Cherrydale Branch Library

Serving North Arlington since 1922

This page was last updated on February 17, 2013.

A Reminiscence of Harvey and Maxine Lampshire

On a cold February day in 1992, my wife Suzanne and I were going door to door in North Arlington, collecting signatures for a petition to keep Cherrydale Branch Library open. The county government had proposed closing it and converting the beautiful building into a document storage warehouse. As chance would have it, one of the doors we knocked on was that of Harvey and Maxine Lampshire, on N. Quebec Street. They were in their 80s at the time. Maxine was confined to a wheelchair. Both were wearing their pajamas and bathrobes, despite the mid-afternoon hour. The Lampshires appeared to be looking after each other; one gained the impression they had been doing so their whole married lives. When they learned we were working to keep Cherrydale Library open, they graciously opened their home and memories to us, recounting their own efforts that began in 1957 to create a new building for Cherrydale Library, the building Suzanne and I were defending that afternoon.

Mr. Lampshire gave us several practical and legal pointers, such as our need to record the address of each signer of our petition, as well as a printed rendition of each signer's name--things that Suzanne and I, in our political naivte, had been neglecting to do. The couple then regaled us with stories of Arlington County politics during the 1950s. Mr. Lampshire, in addition to serving as president of the Cherrydale Citizens Association and chairman of the Northeast Library Committee, was a leader in the county's Republican Party. Maxine Lampshire worked as a journalist for the Northern Virginia Sun. In addition to using that platform to push for a new library building for Cherrydale, she wrote op-ed pieces advocating the integration of Arlington public schools and the extension of full civil rights to African-Americans. This was at a time when the Arlington County government was much less enlightened than what it became by 1960. Often, after the publication of such a piece, she would be arrested and jailed overnight, then released the following morning with no charges having been filed against her.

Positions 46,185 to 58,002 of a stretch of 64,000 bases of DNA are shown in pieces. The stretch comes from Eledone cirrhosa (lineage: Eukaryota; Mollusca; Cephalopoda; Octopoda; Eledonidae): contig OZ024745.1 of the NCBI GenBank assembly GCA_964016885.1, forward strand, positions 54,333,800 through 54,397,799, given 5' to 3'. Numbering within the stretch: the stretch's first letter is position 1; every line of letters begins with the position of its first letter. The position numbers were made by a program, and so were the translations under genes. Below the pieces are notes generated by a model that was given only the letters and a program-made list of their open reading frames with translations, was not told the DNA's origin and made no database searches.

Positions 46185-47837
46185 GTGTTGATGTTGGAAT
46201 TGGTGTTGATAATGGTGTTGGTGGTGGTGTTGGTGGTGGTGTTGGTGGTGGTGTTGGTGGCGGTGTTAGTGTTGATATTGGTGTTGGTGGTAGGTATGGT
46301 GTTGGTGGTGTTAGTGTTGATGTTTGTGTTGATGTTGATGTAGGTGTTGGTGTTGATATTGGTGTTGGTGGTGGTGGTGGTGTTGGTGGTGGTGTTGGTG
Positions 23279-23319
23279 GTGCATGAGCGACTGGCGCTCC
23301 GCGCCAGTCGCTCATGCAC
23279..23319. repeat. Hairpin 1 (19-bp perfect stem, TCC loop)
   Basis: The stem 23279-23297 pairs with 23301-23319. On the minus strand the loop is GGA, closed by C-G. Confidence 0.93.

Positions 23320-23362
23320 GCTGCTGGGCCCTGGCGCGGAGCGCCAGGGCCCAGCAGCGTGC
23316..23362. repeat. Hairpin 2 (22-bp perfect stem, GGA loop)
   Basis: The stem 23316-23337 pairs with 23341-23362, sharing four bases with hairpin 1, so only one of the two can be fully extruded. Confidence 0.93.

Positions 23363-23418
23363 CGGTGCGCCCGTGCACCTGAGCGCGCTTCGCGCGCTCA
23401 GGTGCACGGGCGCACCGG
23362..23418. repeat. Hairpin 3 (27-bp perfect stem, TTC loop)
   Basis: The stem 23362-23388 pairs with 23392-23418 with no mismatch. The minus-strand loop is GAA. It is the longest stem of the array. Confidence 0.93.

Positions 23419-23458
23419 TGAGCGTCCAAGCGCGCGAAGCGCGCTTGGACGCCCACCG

The harrassment of the Lampshires took other forms. Once they awoke at 3 am to hear crashing and banging at their front door, with flashing red lights swirling in their front yard. It was an Arlington fire engine. The engine captain said, "I'm awfully sorry for this mistake, sir, but we had gotten a phone call saying there was a fire at this address." Mr. Lampshire, always quick to make lemonade out of lemons, answered, "They're right! There is a fire here, boys. It's on the stove. We're heating some water for coffee. Come on in and have a cup." The Lampshires and the firemen spent the next hour or so sitting around their kitchen table, chatting over coffee.

After about an hour of savoring their stories, Suzanne and I bade the Lampshires good-bye and continued with our signature collecting. Harvey Lampshire would die the next year, in 1993. Maxine passed away in 1997. It was only after I began researching the history of Cherrydale Library in 2009, in preparation for the present building's 50th anniversary in 2011, that the scope of Harvey Lampshire's effort became fully apparent. In 1957 he had organized advocates from eight north Arlington PTA's and eight local civic associations into his Northeast Library Committee. These civic associations were Bellvue Forest, Cherrydale (which then included Maywood), Donaldson Run, Gulf Branch, Lyon Village, North Highlands, Northwest, and Parkway. Between 1957 and the groundbreaking for the current Cherrydale Library building on September 4, 1960, he and other committee representatives made over 50 presentations before the County Board to press for a new library building, a building that has since fixed itself in the hearts of north Arlingtonians, giving neighborhood residents hours of pleasure and years of fond memories. Suzanne and I came to appreciate that the chance meeting we had with Harvey and Maxine Lampshire on that cold afternoon in 1992 had been one of the most priceless hours of our lives.

--Greg Embree, Member, Citizens for Cherrydale Library

This site is maintained by Citizens for Cherrydale Library, a group of citizen volunteers seeking since 1998 to promote and preserve our most important neighborhood institution. Contact us at with any questions or comments.